This approach is reasonably priced since you save the high expenses of opening a startup. The cost of renting a kitchen space is far cheaper, and you will have all of the necessary equipment.
Because successful business individuals or large corporations frequently own these spaces. As a result, the Ghost Kitchens follow OSHA regulations, food service regulations, and state-building laws.
These are among the most complicated aspects of running a restaurant. Its only significant disadvantage is that you may be forced to share space with other eateries.
A single Ghost Kitchen can house multiple food concepts. It essentially means that they’re preparing food as different virtual brands. A big-box type facility with 15 kitchens with three concepts per kitchen would house 45 virtual brands.
– The second type of Ghost Kitchen is the “Small Box,” a 1,000 square foot facility that houses one or a few kitchens.
These kitchens hold franchise partnerships with food outlets. However, they exclusively serve orders through online platforms and delivery services.
This strategy allows you to incorporate deliveries into your business. Consequently, it also keeps the procedures distinct. As a result, your restaurant crew isn’t overburdened by the orders placed online.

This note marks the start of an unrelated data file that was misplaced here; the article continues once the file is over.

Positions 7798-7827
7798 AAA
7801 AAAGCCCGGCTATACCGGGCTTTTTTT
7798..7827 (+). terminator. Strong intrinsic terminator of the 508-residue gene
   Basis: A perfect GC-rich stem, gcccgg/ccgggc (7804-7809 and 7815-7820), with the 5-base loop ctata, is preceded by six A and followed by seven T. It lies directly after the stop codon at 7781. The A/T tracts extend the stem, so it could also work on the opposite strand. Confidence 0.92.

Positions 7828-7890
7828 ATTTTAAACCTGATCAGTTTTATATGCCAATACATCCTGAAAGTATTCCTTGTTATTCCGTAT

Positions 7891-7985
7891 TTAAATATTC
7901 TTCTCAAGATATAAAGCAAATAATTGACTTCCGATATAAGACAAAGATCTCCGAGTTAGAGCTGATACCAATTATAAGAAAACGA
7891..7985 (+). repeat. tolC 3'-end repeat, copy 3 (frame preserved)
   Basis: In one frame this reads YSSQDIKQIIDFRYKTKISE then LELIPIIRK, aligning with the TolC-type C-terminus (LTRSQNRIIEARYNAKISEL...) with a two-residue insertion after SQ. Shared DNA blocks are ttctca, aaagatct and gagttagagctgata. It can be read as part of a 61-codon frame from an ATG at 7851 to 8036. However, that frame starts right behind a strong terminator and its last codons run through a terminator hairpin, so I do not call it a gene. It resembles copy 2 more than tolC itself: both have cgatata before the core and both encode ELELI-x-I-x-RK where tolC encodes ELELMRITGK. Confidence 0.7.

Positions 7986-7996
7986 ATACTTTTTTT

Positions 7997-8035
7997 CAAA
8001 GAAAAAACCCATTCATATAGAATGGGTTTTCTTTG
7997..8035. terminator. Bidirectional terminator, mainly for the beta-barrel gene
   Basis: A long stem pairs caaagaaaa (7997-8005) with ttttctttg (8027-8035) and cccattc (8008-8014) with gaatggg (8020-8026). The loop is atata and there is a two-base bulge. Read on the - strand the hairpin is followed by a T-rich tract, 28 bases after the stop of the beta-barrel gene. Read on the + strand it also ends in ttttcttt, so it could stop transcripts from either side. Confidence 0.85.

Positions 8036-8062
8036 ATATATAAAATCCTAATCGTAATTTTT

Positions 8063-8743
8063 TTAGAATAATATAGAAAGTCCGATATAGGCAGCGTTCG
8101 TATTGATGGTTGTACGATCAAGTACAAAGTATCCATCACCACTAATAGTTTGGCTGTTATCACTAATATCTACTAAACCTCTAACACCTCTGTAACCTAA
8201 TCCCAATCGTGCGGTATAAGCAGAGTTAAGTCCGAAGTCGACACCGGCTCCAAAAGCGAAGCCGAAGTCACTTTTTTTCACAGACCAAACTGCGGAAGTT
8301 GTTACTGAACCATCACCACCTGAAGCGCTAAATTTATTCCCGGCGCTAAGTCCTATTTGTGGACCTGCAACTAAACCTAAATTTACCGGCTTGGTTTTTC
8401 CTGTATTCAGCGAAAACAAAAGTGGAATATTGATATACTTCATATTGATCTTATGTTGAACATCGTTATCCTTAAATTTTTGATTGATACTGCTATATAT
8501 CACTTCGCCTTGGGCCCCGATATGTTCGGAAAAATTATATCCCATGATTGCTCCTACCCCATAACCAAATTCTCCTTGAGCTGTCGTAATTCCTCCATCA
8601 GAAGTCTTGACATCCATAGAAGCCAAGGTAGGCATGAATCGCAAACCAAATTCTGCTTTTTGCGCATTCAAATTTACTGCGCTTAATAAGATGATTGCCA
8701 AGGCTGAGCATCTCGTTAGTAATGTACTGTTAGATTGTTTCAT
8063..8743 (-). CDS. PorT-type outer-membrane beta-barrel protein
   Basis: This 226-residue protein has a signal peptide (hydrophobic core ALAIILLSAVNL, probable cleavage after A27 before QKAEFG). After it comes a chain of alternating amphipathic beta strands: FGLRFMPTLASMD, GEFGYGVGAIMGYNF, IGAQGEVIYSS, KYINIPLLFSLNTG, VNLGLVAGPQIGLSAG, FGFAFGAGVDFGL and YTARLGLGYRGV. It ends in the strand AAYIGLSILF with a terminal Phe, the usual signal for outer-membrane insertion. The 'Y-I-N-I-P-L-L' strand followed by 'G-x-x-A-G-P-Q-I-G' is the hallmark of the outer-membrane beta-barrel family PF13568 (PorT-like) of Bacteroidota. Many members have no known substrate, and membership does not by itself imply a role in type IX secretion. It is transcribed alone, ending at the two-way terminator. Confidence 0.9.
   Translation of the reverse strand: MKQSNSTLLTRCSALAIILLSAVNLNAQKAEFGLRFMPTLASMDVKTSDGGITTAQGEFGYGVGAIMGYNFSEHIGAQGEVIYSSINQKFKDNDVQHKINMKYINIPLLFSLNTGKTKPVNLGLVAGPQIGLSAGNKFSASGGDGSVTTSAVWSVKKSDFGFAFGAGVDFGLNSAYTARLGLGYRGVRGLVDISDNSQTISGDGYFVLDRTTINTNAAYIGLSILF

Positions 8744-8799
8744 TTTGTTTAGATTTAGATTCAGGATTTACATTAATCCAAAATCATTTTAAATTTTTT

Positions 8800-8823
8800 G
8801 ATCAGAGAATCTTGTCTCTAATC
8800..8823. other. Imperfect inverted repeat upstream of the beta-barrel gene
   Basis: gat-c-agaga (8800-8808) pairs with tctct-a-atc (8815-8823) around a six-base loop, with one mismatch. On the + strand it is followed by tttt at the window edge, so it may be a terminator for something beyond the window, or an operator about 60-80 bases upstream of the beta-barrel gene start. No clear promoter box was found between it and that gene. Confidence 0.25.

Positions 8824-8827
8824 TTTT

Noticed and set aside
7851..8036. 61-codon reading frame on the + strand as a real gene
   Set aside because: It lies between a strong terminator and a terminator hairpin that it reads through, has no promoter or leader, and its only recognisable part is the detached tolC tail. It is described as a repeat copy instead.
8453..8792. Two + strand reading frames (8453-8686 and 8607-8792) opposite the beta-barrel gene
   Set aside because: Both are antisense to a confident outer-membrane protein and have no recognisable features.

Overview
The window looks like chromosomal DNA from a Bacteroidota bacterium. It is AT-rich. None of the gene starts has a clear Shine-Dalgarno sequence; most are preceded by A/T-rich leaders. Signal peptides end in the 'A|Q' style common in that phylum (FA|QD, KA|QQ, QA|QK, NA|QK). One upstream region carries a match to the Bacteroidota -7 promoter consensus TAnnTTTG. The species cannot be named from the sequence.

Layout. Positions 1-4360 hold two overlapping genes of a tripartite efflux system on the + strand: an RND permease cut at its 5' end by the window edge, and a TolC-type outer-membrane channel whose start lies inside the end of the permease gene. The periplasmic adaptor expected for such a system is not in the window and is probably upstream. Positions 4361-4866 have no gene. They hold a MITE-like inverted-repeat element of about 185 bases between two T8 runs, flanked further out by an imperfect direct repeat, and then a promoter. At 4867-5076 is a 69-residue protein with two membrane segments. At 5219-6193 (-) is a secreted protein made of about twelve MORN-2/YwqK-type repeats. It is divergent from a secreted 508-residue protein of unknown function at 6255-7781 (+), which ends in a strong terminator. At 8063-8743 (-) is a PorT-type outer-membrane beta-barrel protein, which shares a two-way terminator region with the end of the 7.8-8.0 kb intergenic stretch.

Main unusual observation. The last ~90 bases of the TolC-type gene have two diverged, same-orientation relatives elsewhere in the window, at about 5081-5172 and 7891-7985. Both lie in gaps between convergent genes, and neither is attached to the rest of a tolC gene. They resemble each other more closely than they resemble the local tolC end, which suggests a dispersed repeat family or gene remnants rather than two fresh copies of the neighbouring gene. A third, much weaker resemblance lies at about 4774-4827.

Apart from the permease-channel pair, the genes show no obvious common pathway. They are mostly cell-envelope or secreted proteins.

Established restaurants searching for new sources of income might consider this approach.
The greatest part is that you already own the business and have all of the proper materials. All you need to do now is develop efficient processes.
– Lastly, the third type of Ghost Kitchen is virtual restaurants.
A virtual restaurant is a restaurant that doesn’t exist in its own space. It only exists on digital food delivery platforms. Unlike traditional Ghost Kitchens, virtual restaurants don’t rent from third parties.
Virtual restaurants are existing brick-n-mortar restaurants. These restaurants make total profit from their existing kitchens. And they accomplish this by creating additional delivery-only menus.
In addition to the United Kingdom, China, and India, there are currently 1500 Ghost Kitchens. Restaurants can test Ghost Kitchens using third-party services like Kitopi, Kitchen United, and Cloud Kitchens.
Millions of dollars are invested in these companies to help them grow Ghost Kitchens across the United States.
What’s the deal with Ghost Kitchens?
Building a successful delivery approach is more crucial than before.
- To begin working in a Ghost Kitchen, rent out a workspace in a venue where you may prepare food deliveries.